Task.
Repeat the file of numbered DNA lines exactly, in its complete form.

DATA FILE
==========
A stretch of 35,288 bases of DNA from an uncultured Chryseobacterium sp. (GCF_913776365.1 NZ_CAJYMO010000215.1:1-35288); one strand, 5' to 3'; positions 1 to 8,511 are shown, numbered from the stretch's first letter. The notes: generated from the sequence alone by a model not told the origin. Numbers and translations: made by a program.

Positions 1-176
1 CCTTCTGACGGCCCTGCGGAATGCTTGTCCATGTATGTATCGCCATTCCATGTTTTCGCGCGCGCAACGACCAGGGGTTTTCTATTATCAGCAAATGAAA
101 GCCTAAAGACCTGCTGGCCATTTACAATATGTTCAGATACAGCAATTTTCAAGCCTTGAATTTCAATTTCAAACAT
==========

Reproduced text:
A stretch of 35,288 bases of DNA from an uncultured Chryseobacterium sp. (GCF_913776365.1 NZ_CAJYMO010000215.1:1-35288); one strand, 5' to 3'; positions 1 to 8,511 are shown, numbered from the stretch's first letter. The notes: generated from the sequence alone by a model not told the origin. Numbers and translations: made by a program.

Positions 1-176
1 CCTTCTGACGGCCCTGCGGAATGCTTGTCCATGTATGTATCGCCATTCCATGTTTTCGCGCGCGCAACGACCAGGGGTTTTCTATTATCAGCAAATGAAA
101 GCCTAAAGACCTGCTGGCCATTTACAATATGTTCAGATACAGCAATTTTCAAGCCTTGAATTTCAATTTCAAACAT